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Biggles consists of two separate games. The other game, on the flip side of the tape, is essentially a flight simulator with the added objective of rescuing Biggles' friends.
Cauldron II (Silverbird)
As in the prequel, graphics are very colourful and well-animated without too much clash.
Circus Games (Tynesoft)
The 'greatest show on earth'...? What a joke! It looks like it was programmed by the clowns.
Computer Maniac's Diary 1989 (Domark)
The blurb on the inlay asks "Who said a diary can't be fun?" Well, whoever it was, he was certainly right in this case.
Diablo! (Nebula Designs)
With three large decks to explore, this is a remarkable challenge.
Double Dragon (Melbourne House)
When you've completed it - on about the second attempt - you're unlikely to return to it.
Dynamite Dan (Silverbird)
What really makes Dynamite Dan a great game is its sheer playability... It keeps you glued to the screen for hours.
Echelon (US Gold/Access)
A game to haunt your worst nightmares. Combat is probably the worst due to the dead-sloth speed of screen update, sluggish control responses, slow firing weapons and jerky enemies.
Fighter Pilot (Silverbird)
A competent and complex flight sim.
Final Assault (Epyx)
No addictive qualities at all, due to monotonous gameplay and pathetic graphics.
Fire And Forget (Titus)
On my first few plays I was impressed. But as I got better and better, the game got worse, presenting neither new background graphics nor enemy vehicles.
G.I. Hero (Firebird)
Although G.I. Hero has original qualities, it is ultimately very yawn-inducing.
The Growing Pains Of Adrian Mole (Ricochet)
If you're a fan of the books and/or TV series, this contains similar humour, some of it taken directly from the books, and some of it brand new material.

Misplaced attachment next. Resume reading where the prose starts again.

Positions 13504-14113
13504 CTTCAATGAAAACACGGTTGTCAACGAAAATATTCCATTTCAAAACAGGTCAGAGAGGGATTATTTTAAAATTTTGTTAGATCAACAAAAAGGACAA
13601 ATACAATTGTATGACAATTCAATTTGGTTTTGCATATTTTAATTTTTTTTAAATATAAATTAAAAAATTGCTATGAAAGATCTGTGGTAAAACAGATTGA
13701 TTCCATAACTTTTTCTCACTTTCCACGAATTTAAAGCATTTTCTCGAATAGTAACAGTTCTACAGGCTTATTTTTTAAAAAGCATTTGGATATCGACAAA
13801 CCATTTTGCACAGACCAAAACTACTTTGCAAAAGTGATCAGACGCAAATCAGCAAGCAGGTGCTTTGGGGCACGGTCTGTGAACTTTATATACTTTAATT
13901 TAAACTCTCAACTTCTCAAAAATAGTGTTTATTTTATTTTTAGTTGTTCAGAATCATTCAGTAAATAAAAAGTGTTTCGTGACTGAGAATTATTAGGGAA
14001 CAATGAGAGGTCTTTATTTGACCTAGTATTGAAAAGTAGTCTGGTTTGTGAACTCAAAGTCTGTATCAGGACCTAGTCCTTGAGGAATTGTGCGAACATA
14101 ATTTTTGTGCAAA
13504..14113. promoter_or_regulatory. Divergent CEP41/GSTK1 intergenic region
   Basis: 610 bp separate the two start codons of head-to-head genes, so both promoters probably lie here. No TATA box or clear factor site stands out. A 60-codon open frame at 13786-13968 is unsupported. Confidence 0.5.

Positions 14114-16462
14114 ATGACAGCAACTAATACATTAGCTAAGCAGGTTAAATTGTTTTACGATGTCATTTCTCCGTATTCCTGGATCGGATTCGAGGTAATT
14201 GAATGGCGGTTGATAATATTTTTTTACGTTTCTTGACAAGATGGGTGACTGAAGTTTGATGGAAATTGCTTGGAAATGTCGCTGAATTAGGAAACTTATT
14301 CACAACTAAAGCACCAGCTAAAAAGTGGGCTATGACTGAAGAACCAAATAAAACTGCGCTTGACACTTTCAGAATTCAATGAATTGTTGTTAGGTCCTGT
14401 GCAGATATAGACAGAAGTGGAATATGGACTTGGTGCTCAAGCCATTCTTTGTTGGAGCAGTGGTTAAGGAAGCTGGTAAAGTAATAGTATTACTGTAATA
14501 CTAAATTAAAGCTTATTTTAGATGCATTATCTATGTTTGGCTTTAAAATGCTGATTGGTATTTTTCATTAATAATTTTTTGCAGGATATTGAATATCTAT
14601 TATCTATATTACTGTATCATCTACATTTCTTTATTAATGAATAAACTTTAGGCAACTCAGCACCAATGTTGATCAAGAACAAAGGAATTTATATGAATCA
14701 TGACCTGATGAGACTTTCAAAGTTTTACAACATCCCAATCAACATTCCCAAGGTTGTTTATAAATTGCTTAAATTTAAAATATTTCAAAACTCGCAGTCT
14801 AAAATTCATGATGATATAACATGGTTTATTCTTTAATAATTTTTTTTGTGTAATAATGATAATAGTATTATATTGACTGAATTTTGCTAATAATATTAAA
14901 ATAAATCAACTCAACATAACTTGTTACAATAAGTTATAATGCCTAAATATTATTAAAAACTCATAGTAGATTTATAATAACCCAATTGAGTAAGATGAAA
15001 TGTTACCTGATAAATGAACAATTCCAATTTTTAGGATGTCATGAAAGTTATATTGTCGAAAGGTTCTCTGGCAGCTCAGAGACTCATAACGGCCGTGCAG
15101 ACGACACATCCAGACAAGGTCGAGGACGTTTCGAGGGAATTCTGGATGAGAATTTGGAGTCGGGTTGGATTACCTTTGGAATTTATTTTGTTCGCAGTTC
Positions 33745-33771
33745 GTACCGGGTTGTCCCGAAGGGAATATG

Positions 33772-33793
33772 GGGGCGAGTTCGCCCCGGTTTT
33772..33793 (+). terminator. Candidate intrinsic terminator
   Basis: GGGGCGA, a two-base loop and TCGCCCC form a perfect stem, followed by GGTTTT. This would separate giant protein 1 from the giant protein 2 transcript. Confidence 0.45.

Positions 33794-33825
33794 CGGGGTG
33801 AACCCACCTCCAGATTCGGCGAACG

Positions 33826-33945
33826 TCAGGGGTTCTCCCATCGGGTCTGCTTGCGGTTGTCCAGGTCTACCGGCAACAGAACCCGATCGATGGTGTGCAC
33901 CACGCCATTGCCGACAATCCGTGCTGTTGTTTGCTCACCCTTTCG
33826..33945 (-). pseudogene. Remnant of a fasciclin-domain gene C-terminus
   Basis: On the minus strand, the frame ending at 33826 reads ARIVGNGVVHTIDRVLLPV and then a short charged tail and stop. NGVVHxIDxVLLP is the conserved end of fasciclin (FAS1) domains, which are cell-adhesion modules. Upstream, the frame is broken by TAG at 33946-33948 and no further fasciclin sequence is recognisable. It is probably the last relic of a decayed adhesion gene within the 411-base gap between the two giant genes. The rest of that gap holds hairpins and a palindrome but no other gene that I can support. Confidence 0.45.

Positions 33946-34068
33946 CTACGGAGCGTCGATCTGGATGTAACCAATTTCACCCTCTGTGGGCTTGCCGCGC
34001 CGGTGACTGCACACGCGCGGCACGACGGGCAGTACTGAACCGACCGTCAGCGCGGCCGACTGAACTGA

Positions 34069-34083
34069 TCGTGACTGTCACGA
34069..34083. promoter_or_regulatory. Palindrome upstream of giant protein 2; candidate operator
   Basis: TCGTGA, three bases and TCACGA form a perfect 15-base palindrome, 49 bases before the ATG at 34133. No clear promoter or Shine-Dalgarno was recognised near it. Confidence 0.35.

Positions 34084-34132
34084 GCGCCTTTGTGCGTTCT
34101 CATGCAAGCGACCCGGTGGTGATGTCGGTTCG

Hell Fire Attack (Martech)
A fairly playable fame, albeit rather repetitive and difficult, with a fast and well thought-out multi-load.
Krak Out (Kixx)
Severely lacking in addictive qualities - the layout of the screens is unimaginative and boredom soon sets in.
L.E.D. Storm (Capcom)
This will be a hit with everyone, and it certainly deserves to be.
Last Duel (Capcom/Go!)
It's very difficult to see what's happening on later stages, with lots of bullets swirling over a repulsive purple background. Disappointing.
The top golf sim and a great buy.
The Lost Legacy Of Xim (Skyslip)
Only detectives desperate for a new case should consider this one.
The Munsters (Again Again)
While not a bad game, the constant deaths mean only the most determined will persist with this.
Night Gunner (Silverbird)
The sheer amount of missions, the variety of gameplay and toughness make this a formidable challenge which should keep you playing for ages.
There's very little originality, but playability makes up for it.
Operation Hormuz (Again Again)
Gameplay is tough; keeping an eye on both the main screen and the radar scanner, while dodging enemy missiles and selecting weapons, is demanding.
A Question Of Sport (Elite)
I personally can't stand the TV show, but the game's even worse.
Rambo III (Ocean)
First impressions of Level One are of a very monochromatic, and rather budgetish arcade adventure. Further investigation improves things but never so really addictive.
Ring Wars (Cascade)
Just a shallow shoot-'em-up masquerading as something more interesting - "doughnut" buy it!
Sai Combat (Silverbird)
A well-implemented, no-nonsense combat game which is a good buy if you haven't got a decent martial arts beat-'em-up in your software collection.
A great game for joystick-wrestlers.
Skateball (Electronic Arts/Ubisoft)
The first levels are great fun on their own, and when the pits and spikes turn up it becomes both harder and side-splittingly funny!
Return Of The Jedi (Domark)
With three skill levels and a great 128K soundtrack, this is an action-packed shoot-'em-up well up to the standards of the previous two games.
Techno-Cop (Gremlin Graphics)
There's a chronic lack of both colour and long-term appeal - later levels neglect even to change the monochromatic colour of buildings.
Tiger Road (Capcom/Go!)
While not a terrible game, it has little to attract potential buyers.
The Way Of The Tiger (Kixx)
A piece of software of the highest quality.
Yogi Bear (Alternative)
Although the characters in the game look great, the 'cardboard cut-out' 3-D is confusing, with dodgy collision detection making it almost unplayable.
Blackbeard's addiction isn't particularly long-lasting but it does create a fun atmosphere that will last at least a few weeks.
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